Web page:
Finding a good boulangerie and patisserie can be a hard task when you live in a city with thousands of shops, and basically five at every corner. It can actually be a frustration. Especially, after you just bought a croissant from a boulangerie with the expectation of thoroughly enjoying it, then it turns out out to be soggy, oily, and everything else you wouldn’t want in a croissant. It’s great that the French stick to freshly made bread instead of the processed and packaged bags of toasts like the ones we would get from supermarkets in America. But sometimes, fresh just isn’t enough. Can we get fresh and good? It’s very possible. Since I’ve arrived in August, I’ve made it a mission to find the best places for, well, my carb indulgences.
Du Pain et Des Idées: This is by far, my favorite boulangerie in Paris. Go and you’ll know why! Though it takes a total of 20 mins for me to travel there, I never regret my visit. The smell of bread in the store is sublime. Definitely, for sure 200%, get their brioche, pain des amis, and try one of their famous escargots. Their croissant is also fairly good in my opinion, got a crispy skin, but it is a different style of croissant not most prefer. Of course, everything else in that store looks amazing and it is my goal to try them all before I leave Paris.
Des Gateaux et Du Pain: An amazing boulangerie and patisserie. The croissant is one of the best in Paris, as is their pain au chocolat! The place may seem a bit obnoxious as they pick up bread and serve things with a glove, but hey, anything to get my daily bread. I love their brown sugar and maple apple tart. They also have a few locations throughout the city.
Gosselin: I have a place near my house, which is the shop for having awarded with 5th place baguette in Paris for 2014. Need I say more?!
Julien: This place always has an award winning baguette, but not in the recent years. It’s also near where I live so I ventured there a few times. Unfortunately, I got crappy service so I’m not to fond of the place. Once, I went to buy a full baguette. The guy gave me two pieces of demi that who knows has been there for how long. I looked at him and said “Non, pas coupé.” He was annoyed. Nevertheless, when I got my full baguette, it was still good. Don’t let my personal experience get to you.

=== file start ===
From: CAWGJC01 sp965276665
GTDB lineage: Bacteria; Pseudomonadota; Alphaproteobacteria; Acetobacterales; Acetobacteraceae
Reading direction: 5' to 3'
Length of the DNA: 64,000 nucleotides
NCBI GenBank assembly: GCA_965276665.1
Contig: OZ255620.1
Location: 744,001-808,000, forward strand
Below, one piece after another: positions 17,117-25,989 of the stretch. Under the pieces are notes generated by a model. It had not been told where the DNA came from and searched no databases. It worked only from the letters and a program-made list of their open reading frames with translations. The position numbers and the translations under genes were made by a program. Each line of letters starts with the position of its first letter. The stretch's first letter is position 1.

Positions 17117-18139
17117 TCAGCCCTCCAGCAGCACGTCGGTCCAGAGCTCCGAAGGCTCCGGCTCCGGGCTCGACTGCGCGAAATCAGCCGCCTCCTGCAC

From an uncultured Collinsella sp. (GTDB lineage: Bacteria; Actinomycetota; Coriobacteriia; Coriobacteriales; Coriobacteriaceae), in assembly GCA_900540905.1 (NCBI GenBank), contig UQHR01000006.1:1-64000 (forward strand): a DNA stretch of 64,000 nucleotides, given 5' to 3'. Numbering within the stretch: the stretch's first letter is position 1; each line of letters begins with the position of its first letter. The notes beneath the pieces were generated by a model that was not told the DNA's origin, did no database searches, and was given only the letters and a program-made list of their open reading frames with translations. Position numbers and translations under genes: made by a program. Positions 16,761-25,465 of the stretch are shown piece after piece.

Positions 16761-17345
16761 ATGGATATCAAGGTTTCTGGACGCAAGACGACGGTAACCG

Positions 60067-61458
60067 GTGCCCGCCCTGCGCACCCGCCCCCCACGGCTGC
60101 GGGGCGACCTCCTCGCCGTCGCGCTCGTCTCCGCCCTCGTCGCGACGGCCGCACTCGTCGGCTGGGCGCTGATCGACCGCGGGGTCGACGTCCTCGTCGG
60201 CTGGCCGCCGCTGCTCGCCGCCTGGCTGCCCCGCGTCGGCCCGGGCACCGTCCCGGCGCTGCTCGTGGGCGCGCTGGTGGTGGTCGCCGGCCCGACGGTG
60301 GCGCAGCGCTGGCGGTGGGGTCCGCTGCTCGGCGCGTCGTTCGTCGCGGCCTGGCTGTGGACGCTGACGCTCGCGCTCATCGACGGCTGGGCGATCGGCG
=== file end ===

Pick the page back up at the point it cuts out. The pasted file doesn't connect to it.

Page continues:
Poilane: I always love a good sourdough bread! They allow you to buy it by the slice, which is pretty awesome considering it would take me forever to finish an entire loaf. This place also makes amazing tartelette de pommes. Not made with apple confit, but real apple slices with a extremely crispy crust. I like to throw it into the oven for about 4 minutes before devouring it. The curst becomes even more crispy! Ugh, I’m so hungry just thinking about it.
Eric Kayser My reliable favorite with several locations around the city. Where I live in the first, there are two shops that I frequent. Nothing goes wrong here if you stick to the bread. Their baguette is also one of the better ones I’ve had in Paris. But I love their pavé au sarrasin (buckwheat bread), rustique, pain aux figues, and pain aux cereales. I’m picky about my carbs, so when I don’t know what I want, I head to Kayser and I’m sure to get something satisfying.
Stohrer: Oldest patisserie in Paris and located just 5 minutes walk from where I live! How convenient for me! They have one of the best croissants I’ve had since I got to Paris. Stohrer has all of the classic French desserts, so if you want something French, without fail, you will find it here! Although it is not the most delicate (everything looks pretty rustic…not a bad thing btw!), most finely made pastries you will get in Paris, it will be one of the tastiest! My favorite is definitely their little puit d’amour.
Carl Marletti: The rose religieuse is a definite must. The Lily Saint-Honoré is also worth a try. I’ve never had a Saint Honore that was lavender flavored! I got a pistachio eclair, which was also very light and good! The mille feuille he had looked amazing, but they ran out when it was our turn to make our order. This just means I have to go back often to make sure I get my hands on that mille feuille!
Pierre Herme: You’ve tried the mille feuille, but have you tried the deux mille feuille? The texture of this pastry is great. But I am not a fan of eating a pastry that is nosiette, so I wouldn’t say its my #1 favorite. But, I can say that their tarte au citron is my favorite so far. Not too sweet, not too sour, but the perfect combination of both, is pretty much all one can ever ask for in a lemon tart. And do savor that crunchy and crispy crust. Unfortunately, all Pierre Herme stores only sell chocolate and macarons except for the one shop located on Rue Bonaparte. Thank goodness this is the one I always pass by.
Patisserie Ciel: Angel cakes! I can never resist a light, fluffy, sponge-y, angle cake. Let alone one from this place. The size of the cake is huge, so it’s good for sharing (or not). It’s so light that I can guarantee you will feel zero guilt after eating it (or not). You can also have the angel cakes sur place in this cute little salon de thé that makes Japanese drinks! Added points for style and the zen ambiance.
Les Patisseries de Reves: The head pastry chef, Philippe Conticini , is actually very well known in France. His Paris-Brest was voted #1 a few years ago, he has coached the French team for World Pastry competition, before co-founding this patisserie, he worked in Michelin restaurants. All in all, pretty well-rounded individual yeah? His shops are fun and modern. Everything looks clean and out of a child’s dream (hence the name). Yes his Paris-Brest is good, his Saint Honore also very well done but I think right now, they have a new product – the almond blueberry tart…I gotta get my hands on that one of these days!